Abolition of the Seanad will weaken oversight over the Government
Opinion: Taoiseach and his ministers running a cynical and negative campaign
It has also been claimed that this referendum will bring us into line with other countries. The reality is that the Government’s proposal will leave Ireland with a unique political system in the democratic world. No other democratic country, of any size, has the combination of a single house of parliament, a dominant government and weak local government. The final part of the Government’s campaign has been what is now bordering on abuse directed towards both the Seanad and those who wish to retain it.
Ministers are claiming the Seanad has never done anything positive. They are doing this in spite of the fact that the Seanad has made thousands of amendments to legislation. These include hundreds of amendments to legislation introduced by Ministers in this Government. The Seanad regularly spots flaws in legislation which have been missed by the government and the Dáil. Further, it has been the only place in our political system where many diverse parts of society have had a voice. Key reforms implemented in recent decades would not have happened without the advocacy of senators such as Mary Robinson. The role played by Seamus Mallon, Gordon Wilson and Maurice Hayes as senators in building the consensus and understanding essential to the peace process has no equivalent in the Dáil. Not one person is arguing for the retention of the Seanad in its current form. What is being argued for is its retention as part of a wider political reform. This would see our parliament be more independent of government and more expert in dealing with public policy.
It is the behaviour of this Government and its use of a dominant majority in the Dáil that has provided the biggest argument for retaining a reformed second chamber.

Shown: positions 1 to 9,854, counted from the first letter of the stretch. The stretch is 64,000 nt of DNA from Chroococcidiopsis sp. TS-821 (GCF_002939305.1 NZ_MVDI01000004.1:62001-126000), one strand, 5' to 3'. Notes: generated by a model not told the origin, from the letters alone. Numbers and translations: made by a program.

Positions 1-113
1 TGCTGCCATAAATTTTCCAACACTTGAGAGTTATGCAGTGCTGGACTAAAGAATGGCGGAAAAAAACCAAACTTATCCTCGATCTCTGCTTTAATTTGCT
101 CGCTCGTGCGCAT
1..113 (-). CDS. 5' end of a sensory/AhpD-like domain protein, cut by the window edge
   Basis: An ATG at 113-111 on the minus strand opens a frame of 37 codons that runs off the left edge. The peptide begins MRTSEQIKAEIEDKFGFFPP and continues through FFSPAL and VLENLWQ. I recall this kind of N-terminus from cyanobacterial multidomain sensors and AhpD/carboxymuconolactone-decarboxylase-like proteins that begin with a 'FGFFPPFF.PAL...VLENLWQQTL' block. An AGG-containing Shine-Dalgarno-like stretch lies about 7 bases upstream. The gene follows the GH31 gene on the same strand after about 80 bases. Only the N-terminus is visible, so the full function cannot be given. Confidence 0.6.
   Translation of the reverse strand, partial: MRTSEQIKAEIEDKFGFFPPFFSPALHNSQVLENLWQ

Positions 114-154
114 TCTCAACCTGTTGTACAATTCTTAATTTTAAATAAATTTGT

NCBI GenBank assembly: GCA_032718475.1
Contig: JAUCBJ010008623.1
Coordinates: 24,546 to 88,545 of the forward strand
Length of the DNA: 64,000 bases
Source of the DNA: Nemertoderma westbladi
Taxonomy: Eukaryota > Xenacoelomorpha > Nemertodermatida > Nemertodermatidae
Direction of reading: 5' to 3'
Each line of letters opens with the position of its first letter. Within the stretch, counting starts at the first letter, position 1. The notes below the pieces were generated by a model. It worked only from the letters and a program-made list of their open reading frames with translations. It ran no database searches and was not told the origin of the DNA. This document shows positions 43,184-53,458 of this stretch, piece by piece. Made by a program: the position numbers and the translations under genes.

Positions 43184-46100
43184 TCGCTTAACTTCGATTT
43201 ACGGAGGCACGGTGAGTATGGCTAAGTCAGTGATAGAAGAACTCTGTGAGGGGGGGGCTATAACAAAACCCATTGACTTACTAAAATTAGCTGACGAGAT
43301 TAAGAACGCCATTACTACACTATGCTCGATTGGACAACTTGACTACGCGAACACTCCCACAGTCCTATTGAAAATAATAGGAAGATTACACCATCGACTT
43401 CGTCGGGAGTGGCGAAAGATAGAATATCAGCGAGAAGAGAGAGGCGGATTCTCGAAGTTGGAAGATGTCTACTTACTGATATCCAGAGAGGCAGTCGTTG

In 2011 my party explicitly and repeatedly stated that there should first be fundamental reform before considering the Seanad’s future. Our position today is that we believe that the Seanad should play a part in that reform because of developments in the Dáil which have seen it become more under the thumb of government than at any time in its history – a fact recognised by the majority of Fine Gael and Labour contributions to the debate on the referendum.
The decision to deny the people a reform option is perhaps the most cynical tactic of all. The Oireachtas and Constitutional Convention haven’t even been allowed discuss reform.
Instead we get what Enda Kenny has called his “personal leadership initiative” – one which he isn’t even willing to debate.
A Yes vote will not deliver better legislation, better policies or better government. It will not make the forthcoming budget easier by a single cent. What it will do is deepen a system which gives all power to government.
A No vote will tell the government that the people want real reform of our government and parliament.